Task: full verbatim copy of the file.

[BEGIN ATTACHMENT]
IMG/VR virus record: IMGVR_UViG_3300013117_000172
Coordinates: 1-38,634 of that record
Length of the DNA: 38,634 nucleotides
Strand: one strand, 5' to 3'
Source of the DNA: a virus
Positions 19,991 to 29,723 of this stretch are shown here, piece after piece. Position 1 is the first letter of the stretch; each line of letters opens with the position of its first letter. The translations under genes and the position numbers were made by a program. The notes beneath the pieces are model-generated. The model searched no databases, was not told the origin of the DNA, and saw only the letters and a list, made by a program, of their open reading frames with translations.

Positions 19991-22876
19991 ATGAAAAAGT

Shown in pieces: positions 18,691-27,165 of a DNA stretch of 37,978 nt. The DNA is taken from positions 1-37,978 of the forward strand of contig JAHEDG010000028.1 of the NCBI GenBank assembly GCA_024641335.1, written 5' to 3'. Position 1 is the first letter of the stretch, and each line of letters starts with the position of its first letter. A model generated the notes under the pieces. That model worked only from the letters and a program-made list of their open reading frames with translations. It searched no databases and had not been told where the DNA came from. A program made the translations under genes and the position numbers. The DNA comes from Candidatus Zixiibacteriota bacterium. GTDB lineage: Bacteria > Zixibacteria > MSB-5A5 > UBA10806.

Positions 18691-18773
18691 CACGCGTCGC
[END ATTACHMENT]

IMG/VR virus record: IMGVR_UViG_3300013117_000172
Coordinates: 1-38,634 of that record
Length of the DNA: 38,634 nucleotides
Strand: one strand, 5' to 3'
Source of the DNA: a virus
Positions 19,991 to 29,723 of this stretch are shown here, piece after piece. Position 1 is the first letter of the stretch; each line of letters opens with the position of its first letter. The translations under genes and the position numbers were made by a program. The notes beneath the pieces are model-generated. The model searched no databases, was not told the origin of the DNA, and saw only the letters and a list, made by a program, of their open reading frames with translations.

Positions 19991-22876
19991 ATGAAAAAGT

Shown in pieces: positions 18,691-27,165 of a DNA stretch of 37,978 nt. The DNA is taken from positions 1-37,978 of the forward strand of contig JAHEDG010000028.1 of the NCBI GenBank assembly GCA_024641335.1, written 5' to 3'. Position 1 is the first letter of the stretch, and each line of letters starts with the position of its first letter. A model generated the notes under the pieces. That model worked only from the letters and a program-made list of their open reading frames with translations. It searched no databases and had not been told where the DNA came from. A program made the translations under genes and the position numbers. The DNA comes from Candidatus Zixiibacteriota bacterium. GTDB lineage: Bacteria > Zixibacteria > MSB-5A5 > UBA10806.

Positions 18691-18773
18691 CACGCGTCGC